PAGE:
Quinoa-Beet Salad

Kenny and I invented this salad recipe a few nights ago, and if we must say so, it was quite delicious.

Salad:
1 cup quinoa (before cooking)
~3 Beets
A few stalks of asparagus
A few sprigs of mint
Chunk of feta (this is a standard measurement)
1 orange, peeled and separated
A few shallots, diced

Dressing:
Orange juice
Lemon juice
Olive oil
Kosher salt

  1. Cook the beets. We usually wrap them in aluminum foil and pop them in the oven for 30 minutes or so. Boiling works too.
  2. Cook the quinoa using the instructions on the box (this is usually 1 part quinoa:2.5 parts water, boil and then lower the heat and simmer until the water is mostly absorbed).
  3. Blanch the asparagus.
  4. After the quinoa cools slightly, put it in a bowl. Chop and add the asparagus, shallots, beets, mint, orange, and feta.
  5. Shortly before serving, mix the dressing, and dress the salad.

How to Open a Coconut

Kenny and I had a few friends over for dinner on Saturday evening, and we decided that coconut ice cream would make a nice complement to the fresh mangoes that our friend DeAnn had offered to bring for dessert. There were several choices of coconut products at the store, including cans of coconut milk, dehydrated shredded coconut, and fresh coconuts in the produce section. We opted to try a combination of fresh coconuts and canned milk for our ice cream.

There was just one problem once we arrived home from the store: we had no idea how to actually crack open the coconut’s hard shell to get at the goodness inside. We looked at our array of knives, and couldn’t imagine that any of them would be particularly effective. After a short aborted attempt with our bread knife (I don’t recommend this, we actually bent one of the teeth), I suggested getting out our saw:

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Kenny made some progress with this approach, but it was slow going, and we worried that it was unsanitary. So he asked me to consult the web. A search for “how to open a coconut” took me to howtoopenacoconut.com, naturally.

Following those instructions, Kenny made quick work of the coconut:

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Using a hammer and nail to punch a hole in the coconut

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Letting the juice drain out through the hole

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Now, the fun part – smashing the coconut to bits with the hammer 

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Et, voila!

Unfortunately, once we finally got the coconut open it just didn’t taste quite right. We ended up throwing it out and opting for a bag of shredded coconut from the grocery store. But at least we learned something; I suspect that our newly-acquired coconut opening skills will come in quite handy on our next trip to visit Kenny’s parents in Florida.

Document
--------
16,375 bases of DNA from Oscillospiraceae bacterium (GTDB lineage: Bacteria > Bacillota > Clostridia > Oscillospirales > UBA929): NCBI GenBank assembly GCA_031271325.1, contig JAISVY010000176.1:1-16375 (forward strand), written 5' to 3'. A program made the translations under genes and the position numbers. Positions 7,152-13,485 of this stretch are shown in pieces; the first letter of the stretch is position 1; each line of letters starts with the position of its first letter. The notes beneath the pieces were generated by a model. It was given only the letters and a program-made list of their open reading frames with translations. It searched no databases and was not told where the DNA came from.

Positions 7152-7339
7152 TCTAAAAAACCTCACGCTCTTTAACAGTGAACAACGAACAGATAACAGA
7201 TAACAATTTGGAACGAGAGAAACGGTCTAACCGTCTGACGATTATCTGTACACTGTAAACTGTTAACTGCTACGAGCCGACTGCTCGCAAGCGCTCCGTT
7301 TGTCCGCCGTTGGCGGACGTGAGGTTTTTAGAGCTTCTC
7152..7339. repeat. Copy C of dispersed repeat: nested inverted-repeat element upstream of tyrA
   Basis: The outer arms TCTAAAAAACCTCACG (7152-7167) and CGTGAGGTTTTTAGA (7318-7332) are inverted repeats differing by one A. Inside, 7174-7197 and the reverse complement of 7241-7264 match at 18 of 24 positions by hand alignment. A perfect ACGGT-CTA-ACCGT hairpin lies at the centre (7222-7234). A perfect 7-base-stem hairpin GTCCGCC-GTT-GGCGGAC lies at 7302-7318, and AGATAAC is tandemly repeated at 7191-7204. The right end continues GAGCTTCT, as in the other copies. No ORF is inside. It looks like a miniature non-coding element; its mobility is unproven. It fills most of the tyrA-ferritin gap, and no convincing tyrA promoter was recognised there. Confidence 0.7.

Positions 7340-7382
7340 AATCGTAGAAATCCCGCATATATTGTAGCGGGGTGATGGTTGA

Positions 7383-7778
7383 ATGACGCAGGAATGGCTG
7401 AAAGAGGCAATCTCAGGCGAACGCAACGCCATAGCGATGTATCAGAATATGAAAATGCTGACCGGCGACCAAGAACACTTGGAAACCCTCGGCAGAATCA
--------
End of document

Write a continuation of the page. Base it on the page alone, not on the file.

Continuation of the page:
We used this recipe for the ice cream. It was delicious.

Whither the WPF Posts?

A commenter pointed out (not politely, but accurately) that I have not posted any new content about WPF in some time, which reminded me that I never actually wrote about the job transition that I made over two years ago. I apologize for that, in particular to those who had been subscribed to this blog hoping to see new WPF tidbits.

In late 2006 (after .Net Framework 3.0 shipped), I transitioned over to the Exchange Server team, where I’ve been immersed in the humble task of making email more reliable, accessible, and easier to manage for hundreds of millions of users. In the process, I’ve learned a good deal about building large-scale server applications and how to ship software as a service.

But unfortunately for this blog, up until very recently, the details of my work had been confidential. Now that we’ve shipped Beta 1 of Exchange Server 2010 (to much cheering, woohoo!), I’m at liberty to share. However, I expect that if I decide to use blogging as the medium to do so, I’ll start a separate blog for that purpose. This blog started out as a personal blog, made some forays into the work space, and has come full circle back to the personal realm. To avoid any further confusion, I think it’ll stay there. If you’re interested in hearing about my various experiments with cooking, photography, various arts and crafts projects, international travel, happenings around the Seattle area, and my occasional ramblings about local and national political issues, then stay tuned. If you were here for the WPF content, I promise that I won’t be offended if you unsubscribe (assuming you haven’t already).

Of course, many in the WPF community have found the old WPF posts helpful (and from some of the comments that still crop up, I know that many still do), so I absolutely plan to keep them here for posterity. But I don’t expect that I’ll begin posting about WPF again anytime soon (here or elsewhere), as I just haven’t been spending time with that technology. To those of you who are using it – best of luck, and please leverage the current WPF team and the vibrant WPF/Silverlight community! Although I’ve moved on, I still look back on my WPF days fondly and I’m always excited to hear about interesting applications of the technology.